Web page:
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About Mount Rainier National Park

Mount Rainier National Park is located in west-central Washington, on the western slope of the Cascade Range and encompasses 236,381 acres within the authorized, legislated park boundary. An additional 140 acres lie outside the current boundary near the Carbon River entrance. The park’s northern boundary is approximately 65 miles southeast of the SeattleTacoma metropolitan area and 65 miles west of Yakima. The elevations of the park extend from about 1,700 feet above sea level to 14,410 feet at the summit of Mount Rainier.

The focal point of the park is a towering, snow- and ice-covered volcano, which is a prominent landmark in the Pacific Northwest. The base of the volcano spreads over an area of about 100 square miles. The 26 major glaciers on the mountain cover 35 square miles, constituting the largest single-mountain glacial system in the contiguous 48 states. Mount Rainier is also the second most seismically active and the most hazardous volcano in the Cascade Range.

The park’s rugged, precipitous topography consists mainly of peaks and valleys. The flanks of the mountain are drained by five major rivers and their tributaries. The mountain’s summit towers 9,000 to 11,000 feet above valley floors only three to six miles away. Besides the glaciers, other water resources in the park include 470 mapped rivers and streams, 382 mapped lakes and ponds, more than 3,000 acres of wetland, numerous waterfalls, and mineral springs.

The park’s vegetation is diverse, reflecting the varied climatic and environmental conditions encountered across the park’s 12,800-foot elevation gradient. More than 960 vascular plant species and more than 260 nonvascular plant species have been identified in the park. Mount Rainier also provides habitat for many wildlife species, including approximately 300 species of native birds, mammals, reptiles, amphibians, and fish.

In addition to its natural wonders, the national park has a long history of human activities. The area was used by American Indians for hunting and gathering, as well as for spiritual and ceremonial purposes. In the early 1900s miners, climbers, and tourists, among others, came into the area. The establishment of the park, and subsequent planning and development for visitor use and landscape protection, constitutes an important chapter in the development of the American park idea. As a result, Mount Rainier National Park has rich and diverse cultural resources, including prehistoric and historic archeological resources, historic structures, and cultural landscapes.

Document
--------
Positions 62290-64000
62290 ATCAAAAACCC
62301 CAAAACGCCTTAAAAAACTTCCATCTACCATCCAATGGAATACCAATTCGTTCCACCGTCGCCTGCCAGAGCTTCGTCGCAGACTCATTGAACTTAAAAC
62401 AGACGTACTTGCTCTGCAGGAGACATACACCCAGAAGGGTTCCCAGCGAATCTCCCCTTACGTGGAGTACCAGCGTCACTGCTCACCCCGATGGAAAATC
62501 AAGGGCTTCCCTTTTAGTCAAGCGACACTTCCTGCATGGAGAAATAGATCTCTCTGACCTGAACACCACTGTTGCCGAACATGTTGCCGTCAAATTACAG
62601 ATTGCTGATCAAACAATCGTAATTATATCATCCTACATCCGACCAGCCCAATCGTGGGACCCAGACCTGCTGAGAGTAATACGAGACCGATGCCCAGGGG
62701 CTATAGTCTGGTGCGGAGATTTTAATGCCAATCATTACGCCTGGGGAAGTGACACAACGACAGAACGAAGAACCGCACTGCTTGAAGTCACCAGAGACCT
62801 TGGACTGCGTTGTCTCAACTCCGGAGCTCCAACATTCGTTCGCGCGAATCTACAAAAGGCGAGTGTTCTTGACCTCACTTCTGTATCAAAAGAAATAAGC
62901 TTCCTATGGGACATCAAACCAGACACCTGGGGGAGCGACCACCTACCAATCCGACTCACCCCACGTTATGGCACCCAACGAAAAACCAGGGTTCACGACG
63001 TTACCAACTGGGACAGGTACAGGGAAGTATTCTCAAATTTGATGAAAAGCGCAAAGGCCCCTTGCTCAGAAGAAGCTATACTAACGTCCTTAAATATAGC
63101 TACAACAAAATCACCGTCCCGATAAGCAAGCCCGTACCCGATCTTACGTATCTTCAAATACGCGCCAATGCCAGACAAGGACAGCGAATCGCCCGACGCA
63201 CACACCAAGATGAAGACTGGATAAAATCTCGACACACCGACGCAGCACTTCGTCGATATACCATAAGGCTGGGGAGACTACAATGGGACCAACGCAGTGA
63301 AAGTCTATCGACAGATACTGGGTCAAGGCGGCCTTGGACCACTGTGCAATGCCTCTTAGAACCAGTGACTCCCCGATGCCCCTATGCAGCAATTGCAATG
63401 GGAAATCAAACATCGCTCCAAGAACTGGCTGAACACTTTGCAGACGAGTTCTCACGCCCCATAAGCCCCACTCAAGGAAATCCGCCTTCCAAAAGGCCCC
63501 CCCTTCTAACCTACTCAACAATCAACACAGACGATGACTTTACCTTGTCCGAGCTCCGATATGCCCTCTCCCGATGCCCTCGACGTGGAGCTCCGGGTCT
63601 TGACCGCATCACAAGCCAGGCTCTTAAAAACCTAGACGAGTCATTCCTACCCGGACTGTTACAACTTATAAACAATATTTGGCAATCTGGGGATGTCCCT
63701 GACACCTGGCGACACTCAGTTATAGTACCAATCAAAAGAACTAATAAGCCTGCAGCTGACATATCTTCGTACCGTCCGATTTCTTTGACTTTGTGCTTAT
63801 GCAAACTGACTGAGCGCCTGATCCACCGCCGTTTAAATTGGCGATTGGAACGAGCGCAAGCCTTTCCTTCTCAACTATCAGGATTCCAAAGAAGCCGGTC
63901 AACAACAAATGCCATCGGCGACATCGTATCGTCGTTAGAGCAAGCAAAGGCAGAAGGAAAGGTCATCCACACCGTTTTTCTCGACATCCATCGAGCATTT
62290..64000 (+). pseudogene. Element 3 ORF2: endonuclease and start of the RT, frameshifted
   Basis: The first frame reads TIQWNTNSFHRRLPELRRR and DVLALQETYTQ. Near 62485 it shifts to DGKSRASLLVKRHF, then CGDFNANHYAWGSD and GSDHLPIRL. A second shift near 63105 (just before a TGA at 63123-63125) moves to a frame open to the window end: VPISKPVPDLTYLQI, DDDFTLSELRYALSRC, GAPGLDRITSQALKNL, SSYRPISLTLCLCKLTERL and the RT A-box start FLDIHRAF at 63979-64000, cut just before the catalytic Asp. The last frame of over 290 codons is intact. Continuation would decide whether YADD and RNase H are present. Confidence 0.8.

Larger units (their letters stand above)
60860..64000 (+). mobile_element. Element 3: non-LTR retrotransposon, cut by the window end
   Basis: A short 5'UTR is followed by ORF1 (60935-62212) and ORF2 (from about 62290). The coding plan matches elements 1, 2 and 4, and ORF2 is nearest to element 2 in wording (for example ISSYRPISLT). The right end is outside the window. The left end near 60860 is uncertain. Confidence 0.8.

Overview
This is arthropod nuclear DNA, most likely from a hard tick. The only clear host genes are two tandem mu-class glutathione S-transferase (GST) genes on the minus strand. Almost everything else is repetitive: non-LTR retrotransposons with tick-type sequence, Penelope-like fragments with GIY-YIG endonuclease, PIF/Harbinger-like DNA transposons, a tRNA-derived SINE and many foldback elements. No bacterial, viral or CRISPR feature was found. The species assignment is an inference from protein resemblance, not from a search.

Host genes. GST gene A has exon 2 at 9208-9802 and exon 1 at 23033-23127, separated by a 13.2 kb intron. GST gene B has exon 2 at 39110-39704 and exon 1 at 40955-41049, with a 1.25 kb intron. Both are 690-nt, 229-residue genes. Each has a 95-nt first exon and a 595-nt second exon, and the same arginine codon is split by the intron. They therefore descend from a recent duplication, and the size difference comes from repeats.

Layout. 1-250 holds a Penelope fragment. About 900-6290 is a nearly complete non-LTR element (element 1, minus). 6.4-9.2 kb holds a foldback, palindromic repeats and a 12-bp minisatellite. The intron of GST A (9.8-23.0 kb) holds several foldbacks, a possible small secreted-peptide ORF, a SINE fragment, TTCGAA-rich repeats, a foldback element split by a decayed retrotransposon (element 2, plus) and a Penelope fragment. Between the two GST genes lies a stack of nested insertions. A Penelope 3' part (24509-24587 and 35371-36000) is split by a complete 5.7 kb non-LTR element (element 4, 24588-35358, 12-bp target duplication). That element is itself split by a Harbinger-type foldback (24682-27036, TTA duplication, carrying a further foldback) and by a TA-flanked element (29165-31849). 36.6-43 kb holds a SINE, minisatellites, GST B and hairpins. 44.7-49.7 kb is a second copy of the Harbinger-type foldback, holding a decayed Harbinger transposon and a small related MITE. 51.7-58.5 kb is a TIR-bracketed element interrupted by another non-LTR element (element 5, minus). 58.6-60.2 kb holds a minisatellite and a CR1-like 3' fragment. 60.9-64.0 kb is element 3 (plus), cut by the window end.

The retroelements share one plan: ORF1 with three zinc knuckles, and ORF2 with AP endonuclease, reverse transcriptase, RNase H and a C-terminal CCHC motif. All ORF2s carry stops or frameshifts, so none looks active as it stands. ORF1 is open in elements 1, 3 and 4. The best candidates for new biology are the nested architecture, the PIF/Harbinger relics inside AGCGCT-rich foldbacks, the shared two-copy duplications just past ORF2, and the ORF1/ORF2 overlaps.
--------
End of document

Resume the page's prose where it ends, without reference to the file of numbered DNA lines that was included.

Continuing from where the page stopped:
Congress recognized the special nature of Mount Rainier when it established the area as a national park on March 2, 1899. It was the nation’s fifth national park. In 1963, the approximately 210-acre outlying Tahoma Woods area was set aside for park and visitor support facilities. In 2004, Congress authorized an 800-acre expansion in the Carbon River area for conservation and recreation purposes. Congress also recognized the wilderness values of the park and, in 1988, designated about 97% of the park as the Mount Rainier Wilderness.

Most developed areas in the park are of national significance and are included in the comprehensive Mount Rainier National Historic Landmark District, which was designated in 1997. The Mount Rainier National Historic Landmark District sets Mount Rainier National Park apart as the best and most complete example of the conception and idea of the American national park as it was embodied and implemented through the master planning of the early 20th century.

Volunteers and partnerships with public, private, and nonprofit groups for education, scientific research, and stewardship of park resources are integral to achieving the purpose of Mount Rainier National Park. The park maintains a wide variety of partnerships in support of its purpose and mission and cultivates new partnerships when appropriate and feasible.

As a large protected area that has served as a local, national, and international destination for more than 100 years, Mount Rainier National Park is integral to the economic and environmental health of the surrounding communities and the region.

Source: Foundation Document – Mount Rainier National Park

| Ascending to 14,410 feet above sea level, Mount Rainier stands as an icon in the Washington landscape. An active volcano, Mount Rainier is the most glaciated peak in the contiguous U.S.A., spawning five major rivers. Subalpine wildflower meadows ring the icy volcano while ancient forest cloaks Mount Rainier’s lower slopes. Wildlife abounds in the park’s ecosystems. A lifetime of discovery awaits. | Mount Rainier National Park | Washington | https://www.nps.gov/mora/index.htm

Fast Facts:

Date the Park was Established:March 2, 1899
Park Area (as of 2019):236,381.64 acres (956.6 km2)
Recreational Visitors (2018 Total):1,518,491 visitors

Park Weather

Weather patterns at Mount Rainier are strongly influenced by the Pacific Ocean and elevation. The climate is generally cool and rainy, with summer highs in the 60s and 70s. While July and August are the sunniest months of the year, rain is very likely in spring, fall, and winter. Visitors should be aware that mountain weather is very changeable. In the higher elevations, like Paradise, winter can last from November to May with many feet of snow on the ground.